Tom Petty, whose music did something to our souls

Tom Petty, whose music did something to our souls

Mourning an understated rock star

David Horovitz is the founding editor of The Times of Israel. He is the author of "Still Life with Bombers" (2004) and "A Little Too Close to God" (2000), and co-author of "Shalom Friend: The Life and Legacy of Yitzhak Rabin" (1996). He previously edited The Jerusalem Post (2004-2011) and The Jerusalem Report (1998-2004).

Tom Petty with the Diaspora Yeshiva Band's Avraham Rosenblum, in Jerusalem, 1987  (YouTube screenshot)
Tom Petty with the Diaspora Yeshiva Band's Avraham Rosenblum, in Jerusalem, 1987 (YouTube screenshot)

I don’t know what it was about Tom Petty.

There was defiance, rebellion, anger, no small amount of tenderness and even fragility, but none of Dylan’s swirling poetry in his lyrics. And though he apparently had a rough childhood that could have inspired it, there was little of Springsteen’s wondrously expressed escapism.

In interviews, he was often self-effacing, hesitant. On stage, he was barely more expressive. In London’s Hyde Park just a few weeks ago, he mustered little more than “Thank you soooo much” a few times.

But his music, when it soared, lifted the soul.

This very American Floridian caught me, a good little Jewish boy from northwest London, with 1979’s “Damn the Torpedoes,” his one truly great album, and I was hooked for the next four decades.

Gloriously, he came to Israel in the late 1980s; less gloriously, he and his Heartbreakers were backing a decidedly out-of-sorts Bob Dylan. A video clip that’s been dug up in the last few hours shows him, other bandmates and ex-Byrd Roger McGuinn in listening mode near the Western Wall with a member of the Diaspora Yeshiva Band, getting a speedy tutorial on the holy places, Jerusalem’s Jewish and Muslim narratives, and the effectiveness of prayer.

Tom Petty (left) and Roger McGuinn, stroll near the Western Wall in Jerusalem, 1987 (YouTube screenshot)

As ever, Petty is hidden behind his shades and, though evidently interested, thoroughly understated.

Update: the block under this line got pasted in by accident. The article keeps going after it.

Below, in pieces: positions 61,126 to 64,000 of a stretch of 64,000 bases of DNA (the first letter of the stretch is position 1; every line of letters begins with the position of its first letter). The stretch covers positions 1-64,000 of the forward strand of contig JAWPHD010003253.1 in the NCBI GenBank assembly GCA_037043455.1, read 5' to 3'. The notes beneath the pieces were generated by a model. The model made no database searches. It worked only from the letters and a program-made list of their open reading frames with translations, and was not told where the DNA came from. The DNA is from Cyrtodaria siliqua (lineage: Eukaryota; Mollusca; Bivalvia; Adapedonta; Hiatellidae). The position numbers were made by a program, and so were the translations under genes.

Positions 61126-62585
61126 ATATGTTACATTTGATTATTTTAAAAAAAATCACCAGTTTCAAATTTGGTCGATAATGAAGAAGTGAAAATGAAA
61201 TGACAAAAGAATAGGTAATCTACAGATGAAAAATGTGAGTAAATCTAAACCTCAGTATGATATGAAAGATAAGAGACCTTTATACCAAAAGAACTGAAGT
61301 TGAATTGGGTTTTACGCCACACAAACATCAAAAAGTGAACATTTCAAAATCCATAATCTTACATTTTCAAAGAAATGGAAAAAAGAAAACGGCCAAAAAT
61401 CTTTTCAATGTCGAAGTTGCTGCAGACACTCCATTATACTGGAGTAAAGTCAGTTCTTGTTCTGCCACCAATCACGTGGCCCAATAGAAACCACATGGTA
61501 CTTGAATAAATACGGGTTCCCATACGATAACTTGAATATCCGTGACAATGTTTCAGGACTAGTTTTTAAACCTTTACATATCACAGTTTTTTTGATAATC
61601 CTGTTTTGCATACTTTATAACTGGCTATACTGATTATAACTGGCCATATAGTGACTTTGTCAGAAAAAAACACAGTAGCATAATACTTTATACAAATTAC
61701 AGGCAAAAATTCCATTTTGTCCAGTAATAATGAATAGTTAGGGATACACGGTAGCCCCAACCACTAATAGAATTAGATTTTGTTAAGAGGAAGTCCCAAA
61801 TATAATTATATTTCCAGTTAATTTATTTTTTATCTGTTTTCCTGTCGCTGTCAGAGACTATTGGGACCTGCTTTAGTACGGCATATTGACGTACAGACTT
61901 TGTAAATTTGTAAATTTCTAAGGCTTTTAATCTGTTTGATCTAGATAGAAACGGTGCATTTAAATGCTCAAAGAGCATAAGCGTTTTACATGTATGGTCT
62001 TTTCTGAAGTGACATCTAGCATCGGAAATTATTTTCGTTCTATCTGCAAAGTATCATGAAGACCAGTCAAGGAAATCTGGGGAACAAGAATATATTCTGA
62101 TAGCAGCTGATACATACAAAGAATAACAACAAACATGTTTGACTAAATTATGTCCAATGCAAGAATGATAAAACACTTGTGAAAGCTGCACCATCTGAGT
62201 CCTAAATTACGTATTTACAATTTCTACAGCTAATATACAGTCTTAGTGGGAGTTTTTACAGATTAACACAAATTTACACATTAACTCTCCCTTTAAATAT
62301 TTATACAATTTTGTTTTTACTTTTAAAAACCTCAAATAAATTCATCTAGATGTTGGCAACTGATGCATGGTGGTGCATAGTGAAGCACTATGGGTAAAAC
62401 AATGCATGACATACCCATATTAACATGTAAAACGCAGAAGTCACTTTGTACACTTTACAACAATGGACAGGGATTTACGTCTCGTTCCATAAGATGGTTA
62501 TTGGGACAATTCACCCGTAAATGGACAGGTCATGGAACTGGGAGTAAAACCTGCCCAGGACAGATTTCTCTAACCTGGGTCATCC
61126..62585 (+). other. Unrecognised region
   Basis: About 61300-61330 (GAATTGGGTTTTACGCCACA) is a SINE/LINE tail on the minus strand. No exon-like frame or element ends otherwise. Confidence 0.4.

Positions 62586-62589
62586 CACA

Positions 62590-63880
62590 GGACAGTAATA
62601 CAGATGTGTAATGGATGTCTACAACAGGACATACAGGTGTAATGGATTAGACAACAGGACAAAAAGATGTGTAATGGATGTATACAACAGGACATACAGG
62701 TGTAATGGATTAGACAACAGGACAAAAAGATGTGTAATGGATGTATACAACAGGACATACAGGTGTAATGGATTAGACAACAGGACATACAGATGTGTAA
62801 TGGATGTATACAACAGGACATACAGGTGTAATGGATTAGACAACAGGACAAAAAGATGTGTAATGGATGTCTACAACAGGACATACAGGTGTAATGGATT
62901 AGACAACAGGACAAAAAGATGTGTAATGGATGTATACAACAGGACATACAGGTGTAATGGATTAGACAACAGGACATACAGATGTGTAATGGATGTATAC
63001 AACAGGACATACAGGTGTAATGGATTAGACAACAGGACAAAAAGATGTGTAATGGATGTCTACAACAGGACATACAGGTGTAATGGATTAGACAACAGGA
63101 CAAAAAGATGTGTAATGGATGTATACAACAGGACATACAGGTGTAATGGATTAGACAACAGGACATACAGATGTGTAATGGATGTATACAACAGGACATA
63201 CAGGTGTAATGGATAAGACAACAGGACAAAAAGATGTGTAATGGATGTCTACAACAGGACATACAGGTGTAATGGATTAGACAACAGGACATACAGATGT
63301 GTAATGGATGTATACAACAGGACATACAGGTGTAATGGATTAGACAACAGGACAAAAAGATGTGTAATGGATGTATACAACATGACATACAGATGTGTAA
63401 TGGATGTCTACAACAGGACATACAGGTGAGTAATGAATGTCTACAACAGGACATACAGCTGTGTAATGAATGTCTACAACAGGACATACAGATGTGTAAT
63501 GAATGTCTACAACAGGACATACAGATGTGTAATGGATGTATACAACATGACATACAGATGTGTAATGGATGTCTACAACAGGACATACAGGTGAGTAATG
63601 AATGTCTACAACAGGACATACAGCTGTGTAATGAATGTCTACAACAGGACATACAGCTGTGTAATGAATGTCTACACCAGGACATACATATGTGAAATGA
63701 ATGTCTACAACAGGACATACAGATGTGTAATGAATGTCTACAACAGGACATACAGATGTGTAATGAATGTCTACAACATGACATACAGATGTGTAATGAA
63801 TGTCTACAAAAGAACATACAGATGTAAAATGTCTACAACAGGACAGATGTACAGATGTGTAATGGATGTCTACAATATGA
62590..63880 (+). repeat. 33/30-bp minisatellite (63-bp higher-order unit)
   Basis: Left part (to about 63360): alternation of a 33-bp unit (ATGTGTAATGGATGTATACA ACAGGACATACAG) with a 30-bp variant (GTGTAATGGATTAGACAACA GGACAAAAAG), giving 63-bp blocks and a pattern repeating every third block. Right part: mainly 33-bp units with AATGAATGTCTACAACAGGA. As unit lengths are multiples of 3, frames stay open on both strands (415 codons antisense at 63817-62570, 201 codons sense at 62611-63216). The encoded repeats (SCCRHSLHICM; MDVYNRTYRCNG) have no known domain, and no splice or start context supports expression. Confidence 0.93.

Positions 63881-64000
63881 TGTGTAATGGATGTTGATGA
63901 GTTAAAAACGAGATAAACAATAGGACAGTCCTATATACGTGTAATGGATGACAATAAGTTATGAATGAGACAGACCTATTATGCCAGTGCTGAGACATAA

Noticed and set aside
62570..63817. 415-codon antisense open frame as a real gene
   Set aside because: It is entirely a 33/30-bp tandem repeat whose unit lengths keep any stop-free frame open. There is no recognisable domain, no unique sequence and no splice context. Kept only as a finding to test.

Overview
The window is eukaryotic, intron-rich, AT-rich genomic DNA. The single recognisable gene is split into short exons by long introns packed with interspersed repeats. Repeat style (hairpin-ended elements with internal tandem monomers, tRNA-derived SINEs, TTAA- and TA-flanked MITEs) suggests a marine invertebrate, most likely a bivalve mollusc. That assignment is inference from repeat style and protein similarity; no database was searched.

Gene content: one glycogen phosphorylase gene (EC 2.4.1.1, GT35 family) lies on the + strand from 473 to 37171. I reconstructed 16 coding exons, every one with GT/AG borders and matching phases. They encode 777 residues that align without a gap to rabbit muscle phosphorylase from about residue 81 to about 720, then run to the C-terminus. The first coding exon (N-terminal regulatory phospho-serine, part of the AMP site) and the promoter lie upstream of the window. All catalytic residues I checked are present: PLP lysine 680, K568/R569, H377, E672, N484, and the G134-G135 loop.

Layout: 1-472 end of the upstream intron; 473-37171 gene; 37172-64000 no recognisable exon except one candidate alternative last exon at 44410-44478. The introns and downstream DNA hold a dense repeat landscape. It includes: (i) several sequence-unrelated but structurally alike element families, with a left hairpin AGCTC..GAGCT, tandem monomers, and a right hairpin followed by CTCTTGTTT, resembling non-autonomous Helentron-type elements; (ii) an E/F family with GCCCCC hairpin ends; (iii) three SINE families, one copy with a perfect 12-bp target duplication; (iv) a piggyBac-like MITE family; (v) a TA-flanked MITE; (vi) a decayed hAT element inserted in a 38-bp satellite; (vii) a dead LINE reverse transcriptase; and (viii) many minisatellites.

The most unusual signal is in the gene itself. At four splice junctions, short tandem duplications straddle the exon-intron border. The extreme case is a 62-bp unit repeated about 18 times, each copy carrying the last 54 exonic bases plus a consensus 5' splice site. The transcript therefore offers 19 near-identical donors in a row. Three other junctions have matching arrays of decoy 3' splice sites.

“That’s pretty wild, right,” he drawls to McGuinn after the mini-lecture, as the two of them stroll off toward the Wall.

He had a Jewish bassist in the band at that time, Howie Epstein, who played with the Heartbreakers for about 20 years but died almost 15 years ago, aged 47, of drug abuse. Much like Springsteen’s E Street Band, Petty’s musicians tended to stay with him for decades — and none more so than guitarist Mike Campbell, the virtuoso whose playing elevated every song Petty penned.

Damn The Torpedoes, by Tom Petty and The Heartbreakers

Gradually, over the years, millions acquired a taste for Petty’s soaring rock music, and he became a bona fide star — selling vast numbers of records and even, in 2008, playing the Super Bowl halftime show. He knew he was a star, of course, but you got the sense that he felt privileged at the musical company he kept — especially as one of the Traveling Wilburys, along with Dylan, Roy Orbison, Jeff Lynne and George Harrison, the ex-Beatle who became his friend.

Monday was a day marked by unforgettable tragedy in America; next to that, Tom Petty’s death is an unrelated, sad footnote. Musically, it’s a major loss; he was still making good records and playing wonderful concerts. And personally, what a shame for him and those he left behind: He’d said the tour he just finished might be his last, because he wanted to spend a little more time with his granddaughter.

His sudden death is yet another reminder to all of us of the fragility and preciousness of life. Like many millions of others, I’ll miss him and his music, which enriched our time here.

On a little-known 2002 song called “Have Love, Will Travel,” Petty wrote the following: “How about a cheer for all those bad girls / And all the boys that play that rock and roll / They love it like you love Jesus / It does the same thing to their souls.”

It certainly does. And Tom Petty did it better than most anyone else.

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